Mondrian was impressed enough that in 1931 he nominated Moss for founding membership of the new Association Abstraction-Création, and began to experiment with the double-line himself, as can be seen in works such as Composition with Double-Line and Yellow. The double-line is a recurring motif in Moss's oeuvre, and appears in relief collages such as White and Yellow, and later sculptural work, such as Spatial Construction in Steel. It can be characterised as Moss's queering of the Constructivist aesthetic – and related directly to her non-binary persona.
'The desire to love and be loved makes all things beautiful!'
– Marlow Moss, in a letter to her friend the artist Paule Vézelay, 14th April 1955, Tate Archives
There is anecdotal evidence to suggest Moss had many relationships with women throughout her life, but Nijhoff was her constant companion from their first meeting through Mondrian in Paris, apart from an unavoidable separation during the war. Afterwards the pair lived together again in the small Cornish village of Lamorna, with frequent trips to Paris, and the Netherlands where Nijhoff had a house and a houseboat on the canals of The Hague.
They had a wide circle of European friends, including many LGBTQ+ figures, and were intending on returning to live in France rather than go to New York as Mondrian had advised. However, by the 1950s Moss had at last found some professional traction in London, having been roundly ostracised by the famous St Ives coterie of modern artists (Ben Nicholson ignored her attempts, on Mondrian's advice, to make contact in the 1940s). Moss exhibited in several group shows and found representation in London with Erica Brausen, another wartime refugee and lesbian.
Solo shows were at Brausen's Hanover Gallery in 1953 and 1958 and then, after Moss's death, there were retrospectives at the Gimpel & Hanover in Zürich, and at Gimpel's in London in the 1970s, as well as at the Carus Gallery in New York.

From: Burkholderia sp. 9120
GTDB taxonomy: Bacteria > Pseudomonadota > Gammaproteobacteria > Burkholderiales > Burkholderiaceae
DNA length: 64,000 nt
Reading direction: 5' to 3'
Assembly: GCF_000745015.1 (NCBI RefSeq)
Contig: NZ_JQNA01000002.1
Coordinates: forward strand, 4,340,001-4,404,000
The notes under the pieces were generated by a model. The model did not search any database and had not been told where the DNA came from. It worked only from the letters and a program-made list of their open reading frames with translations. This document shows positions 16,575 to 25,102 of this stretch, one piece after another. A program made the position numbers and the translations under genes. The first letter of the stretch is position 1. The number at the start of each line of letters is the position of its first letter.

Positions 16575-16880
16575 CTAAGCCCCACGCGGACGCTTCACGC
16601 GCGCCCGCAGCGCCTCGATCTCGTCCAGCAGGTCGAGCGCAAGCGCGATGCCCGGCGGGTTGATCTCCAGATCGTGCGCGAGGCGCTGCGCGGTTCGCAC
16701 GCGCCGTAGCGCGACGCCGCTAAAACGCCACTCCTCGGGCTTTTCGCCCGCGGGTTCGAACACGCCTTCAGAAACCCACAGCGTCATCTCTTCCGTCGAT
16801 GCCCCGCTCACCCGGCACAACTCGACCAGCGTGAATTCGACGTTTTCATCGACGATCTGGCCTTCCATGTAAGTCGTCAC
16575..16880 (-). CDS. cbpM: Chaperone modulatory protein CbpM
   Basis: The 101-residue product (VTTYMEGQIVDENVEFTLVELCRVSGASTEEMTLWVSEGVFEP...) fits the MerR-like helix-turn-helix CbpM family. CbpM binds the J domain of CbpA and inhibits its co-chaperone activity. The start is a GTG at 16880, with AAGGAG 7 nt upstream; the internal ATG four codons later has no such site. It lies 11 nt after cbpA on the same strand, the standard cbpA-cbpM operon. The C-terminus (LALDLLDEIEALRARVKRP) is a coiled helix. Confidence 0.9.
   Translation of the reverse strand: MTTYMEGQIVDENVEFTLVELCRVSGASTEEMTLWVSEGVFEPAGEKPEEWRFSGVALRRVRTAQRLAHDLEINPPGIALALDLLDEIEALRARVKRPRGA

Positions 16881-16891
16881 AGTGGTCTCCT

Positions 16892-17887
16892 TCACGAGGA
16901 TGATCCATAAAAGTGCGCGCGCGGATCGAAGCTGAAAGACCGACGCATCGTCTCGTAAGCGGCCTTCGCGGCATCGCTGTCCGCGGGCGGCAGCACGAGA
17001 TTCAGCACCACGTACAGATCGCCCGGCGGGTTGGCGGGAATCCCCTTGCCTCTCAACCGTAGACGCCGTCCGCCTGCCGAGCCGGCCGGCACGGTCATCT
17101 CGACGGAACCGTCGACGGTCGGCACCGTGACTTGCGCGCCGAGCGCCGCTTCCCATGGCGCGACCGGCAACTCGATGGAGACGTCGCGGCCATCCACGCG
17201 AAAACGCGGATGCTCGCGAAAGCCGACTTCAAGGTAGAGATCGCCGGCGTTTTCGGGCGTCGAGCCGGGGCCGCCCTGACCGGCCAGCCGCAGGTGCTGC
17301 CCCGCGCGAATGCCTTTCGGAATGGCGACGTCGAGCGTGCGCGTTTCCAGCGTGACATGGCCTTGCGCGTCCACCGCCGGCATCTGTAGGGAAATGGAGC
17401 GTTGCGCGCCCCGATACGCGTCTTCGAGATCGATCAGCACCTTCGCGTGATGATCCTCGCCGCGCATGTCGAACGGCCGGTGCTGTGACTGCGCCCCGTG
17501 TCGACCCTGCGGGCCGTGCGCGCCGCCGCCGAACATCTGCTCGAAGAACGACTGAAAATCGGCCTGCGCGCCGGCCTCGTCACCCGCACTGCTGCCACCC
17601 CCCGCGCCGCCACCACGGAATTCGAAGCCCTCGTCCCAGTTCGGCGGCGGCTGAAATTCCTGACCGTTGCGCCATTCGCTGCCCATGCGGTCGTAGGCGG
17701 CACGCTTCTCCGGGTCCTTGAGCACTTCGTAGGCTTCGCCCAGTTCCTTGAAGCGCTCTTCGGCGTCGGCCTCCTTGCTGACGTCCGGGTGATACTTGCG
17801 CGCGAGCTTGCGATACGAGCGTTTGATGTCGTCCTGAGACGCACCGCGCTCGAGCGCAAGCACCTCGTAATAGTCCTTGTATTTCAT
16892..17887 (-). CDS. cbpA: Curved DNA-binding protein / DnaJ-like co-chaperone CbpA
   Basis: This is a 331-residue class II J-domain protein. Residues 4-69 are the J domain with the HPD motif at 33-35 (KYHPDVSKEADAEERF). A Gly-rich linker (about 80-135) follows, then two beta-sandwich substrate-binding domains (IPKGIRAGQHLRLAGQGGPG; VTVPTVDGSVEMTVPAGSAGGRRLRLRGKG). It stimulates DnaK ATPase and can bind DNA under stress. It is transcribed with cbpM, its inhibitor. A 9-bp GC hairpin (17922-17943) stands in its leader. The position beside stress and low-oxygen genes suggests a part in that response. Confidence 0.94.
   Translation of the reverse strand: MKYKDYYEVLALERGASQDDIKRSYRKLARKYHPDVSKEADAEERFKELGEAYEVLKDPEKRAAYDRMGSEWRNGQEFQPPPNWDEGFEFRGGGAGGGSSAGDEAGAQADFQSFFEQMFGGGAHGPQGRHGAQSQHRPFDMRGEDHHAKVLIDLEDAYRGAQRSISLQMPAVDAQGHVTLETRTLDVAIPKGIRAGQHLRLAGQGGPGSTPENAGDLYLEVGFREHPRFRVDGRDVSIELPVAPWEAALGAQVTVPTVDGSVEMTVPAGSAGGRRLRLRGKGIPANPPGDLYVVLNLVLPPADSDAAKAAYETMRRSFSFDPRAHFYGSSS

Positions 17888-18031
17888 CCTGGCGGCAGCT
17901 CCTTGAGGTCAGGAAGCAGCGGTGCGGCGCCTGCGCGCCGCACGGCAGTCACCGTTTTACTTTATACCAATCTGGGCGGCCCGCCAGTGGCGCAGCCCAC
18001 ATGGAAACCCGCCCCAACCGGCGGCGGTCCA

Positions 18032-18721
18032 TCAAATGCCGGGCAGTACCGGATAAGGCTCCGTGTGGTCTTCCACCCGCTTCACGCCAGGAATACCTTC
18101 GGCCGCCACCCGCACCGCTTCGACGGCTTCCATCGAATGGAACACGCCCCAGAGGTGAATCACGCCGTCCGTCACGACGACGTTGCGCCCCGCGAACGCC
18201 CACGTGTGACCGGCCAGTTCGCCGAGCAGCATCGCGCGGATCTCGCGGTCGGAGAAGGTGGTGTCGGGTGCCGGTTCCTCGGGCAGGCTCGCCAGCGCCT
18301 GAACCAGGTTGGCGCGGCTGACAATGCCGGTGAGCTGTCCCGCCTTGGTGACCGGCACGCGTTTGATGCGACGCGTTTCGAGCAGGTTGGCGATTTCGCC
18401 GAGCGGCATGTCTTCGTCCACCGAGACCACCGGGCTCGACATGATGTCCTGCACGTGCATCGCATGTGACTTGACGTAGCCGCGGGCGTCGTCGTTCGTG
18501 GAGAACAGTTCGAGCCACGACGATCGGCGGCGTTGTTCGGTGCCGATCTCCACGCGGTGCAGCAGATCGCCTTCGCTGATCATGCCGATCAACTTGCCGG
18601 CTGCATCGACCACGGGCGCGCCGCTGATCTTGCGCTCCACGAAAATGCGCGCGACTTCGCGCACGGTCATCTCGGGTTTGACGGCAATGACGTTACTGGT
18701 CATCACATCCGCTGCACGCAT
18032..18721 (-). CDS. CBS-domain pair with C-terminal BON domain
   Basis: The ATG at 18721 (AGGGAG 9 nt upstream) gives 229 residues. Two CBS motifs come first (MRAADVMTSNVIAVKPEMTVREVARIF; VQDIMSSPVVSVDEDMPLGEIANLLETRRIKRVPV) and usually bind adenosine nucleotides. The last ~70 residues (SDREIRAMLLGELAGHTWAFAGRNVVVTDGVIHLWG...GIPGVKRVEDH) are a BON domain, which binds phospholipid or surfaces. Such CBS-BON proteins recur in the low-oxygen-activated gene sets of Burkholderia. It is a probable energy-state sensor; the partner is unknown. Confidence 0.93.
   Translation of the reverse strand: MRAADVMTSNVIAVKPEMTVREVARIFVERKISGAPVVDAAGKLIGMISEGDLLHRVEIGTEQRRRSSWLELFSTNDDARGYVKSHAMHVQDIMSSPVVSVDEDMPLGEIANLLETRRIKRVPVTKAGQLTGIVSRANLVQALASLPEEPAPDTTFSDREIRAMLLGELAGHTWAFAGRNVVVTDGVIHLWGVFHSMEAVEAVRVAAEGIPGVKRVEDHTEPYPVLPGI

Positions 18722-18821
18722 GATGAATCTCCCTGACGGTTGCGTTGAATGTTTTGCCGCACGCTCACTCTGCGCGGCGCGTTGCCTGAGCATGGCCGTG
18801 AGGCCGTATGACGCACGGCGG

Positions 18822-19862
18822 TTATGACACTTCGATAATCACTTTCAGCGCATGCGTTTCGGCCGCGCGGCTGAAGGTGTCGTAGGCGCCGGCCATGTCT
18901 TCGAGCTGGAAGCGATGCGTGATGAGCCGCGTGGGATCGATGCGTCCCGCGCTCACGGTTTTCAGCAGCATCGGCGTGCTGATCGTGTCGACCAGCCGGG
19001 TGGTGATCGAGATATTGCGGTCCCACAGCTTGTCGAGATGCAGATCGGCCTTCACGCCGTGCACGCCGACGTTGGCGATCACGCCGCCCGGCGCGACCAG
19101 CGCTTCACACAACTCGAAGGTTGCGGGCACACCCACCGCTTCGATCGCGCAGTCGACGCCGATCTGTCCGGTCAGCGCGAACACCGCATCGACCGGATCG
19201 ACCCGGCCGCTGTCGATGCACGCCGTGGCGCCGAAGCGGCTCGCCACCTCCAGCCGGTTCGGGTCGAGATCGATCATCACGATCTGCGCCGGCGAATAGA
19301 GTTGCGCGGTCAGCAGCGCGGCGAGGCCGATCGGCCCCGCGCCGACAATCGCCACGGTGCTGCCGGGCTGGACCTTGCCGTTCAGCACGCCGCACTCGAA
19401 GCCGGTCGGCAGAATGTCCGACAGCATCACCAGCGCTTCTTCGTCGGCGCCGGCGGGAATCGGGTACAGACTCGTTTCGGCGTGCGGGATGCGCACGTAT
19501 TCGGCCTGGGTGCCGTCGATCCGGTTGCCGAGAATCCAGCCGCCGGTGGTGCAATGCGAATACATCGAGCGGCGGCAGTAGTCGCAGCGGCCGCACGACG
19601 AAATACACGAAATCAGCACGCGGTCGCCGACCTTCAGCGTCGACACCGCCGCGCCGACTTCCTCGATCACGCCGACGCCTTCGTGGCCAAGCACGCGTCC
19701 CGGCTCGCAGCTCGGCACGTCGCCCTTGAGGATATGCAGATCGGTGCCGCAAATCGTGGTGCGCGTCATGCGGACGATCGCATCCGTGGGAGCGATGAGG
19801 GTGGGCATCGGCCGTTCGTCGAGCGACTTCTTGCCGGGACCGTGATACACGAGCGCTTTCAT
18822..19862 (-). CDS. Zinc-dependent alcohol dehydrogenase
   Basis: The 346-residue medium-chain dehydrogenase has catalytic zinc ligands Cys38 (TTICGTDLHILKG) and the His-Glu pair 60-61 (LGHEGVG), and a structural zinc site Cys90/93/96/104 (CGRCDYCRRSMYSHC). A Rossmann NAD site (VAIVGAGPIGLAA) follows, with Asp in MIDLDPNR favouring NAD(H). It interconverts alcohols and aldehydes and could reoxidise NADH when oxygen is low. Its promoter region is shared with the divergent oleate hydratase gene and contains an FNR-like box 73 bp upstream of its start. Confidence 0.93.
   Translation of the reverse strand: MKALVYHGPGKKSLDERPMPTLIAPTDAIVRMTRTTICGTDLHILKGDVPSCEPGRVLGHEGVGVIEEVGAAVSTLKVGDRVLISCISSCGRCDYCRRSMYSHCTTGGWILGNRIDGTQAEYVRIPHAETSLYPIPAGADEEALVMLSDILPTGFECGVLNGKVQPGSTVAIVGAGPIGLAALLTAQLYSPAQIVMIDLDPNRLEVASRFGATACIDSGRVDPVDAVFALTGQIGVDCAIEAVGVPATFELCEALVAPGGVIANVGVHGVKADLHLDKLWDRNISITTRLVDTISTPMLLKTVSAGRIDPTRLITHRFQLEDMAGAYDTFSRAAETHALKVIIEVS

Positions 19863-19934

A work such as Balanced Forms in Gunmetal on Cornish Granite demonstrates that Moss's aesthetic is not without Surrealist elements, and is reminiscent of Paul Nash's Equivalents for the Megaliths.
In Moss's work, the Platonic forms, spheres (one pierced, although this can't be seen in the image reproduced here) and a cone, cast in an alloy of copper, tin and zinc originally intended for guns, are mounted atop a roughly hewn piece of natural stone.
The constituent arrangement of this sculpture has been recorded in different configurations, causing confusion for curators and cataloguers, and even when fixed its appearance, of course, varies according to the viewpoint. It is perhaps a rumination on the eternal/conceptual and earthly/natural – and one cannot help but look for metaphors – however, unlike her more well-known British contemporaries Nicholson and Nash, Moss did not allow any illustrative figuration.
In 1932, Moss wrote '...natural forms contain, in effect, an element of an unchanging and universal truth, this means that these forms are composed of two elements, that is, one changeable element, in that they are visible forms, and one unchangeable element, in that they belong to this universal truth, which is not visible. Their true value is therefore not found in their visible form but in the relation that exists between this form and the universe... [I aim] to construct pure plastic art that will be able to express in totality the artist's consciousness of the universe.'
Moss saw Constructivism as an artistic lingua franca that overrides both personality and biography.
Lucy Howarth, art historian, researcher, writer, curator and author of Marlow Moss published by Eiderdown Books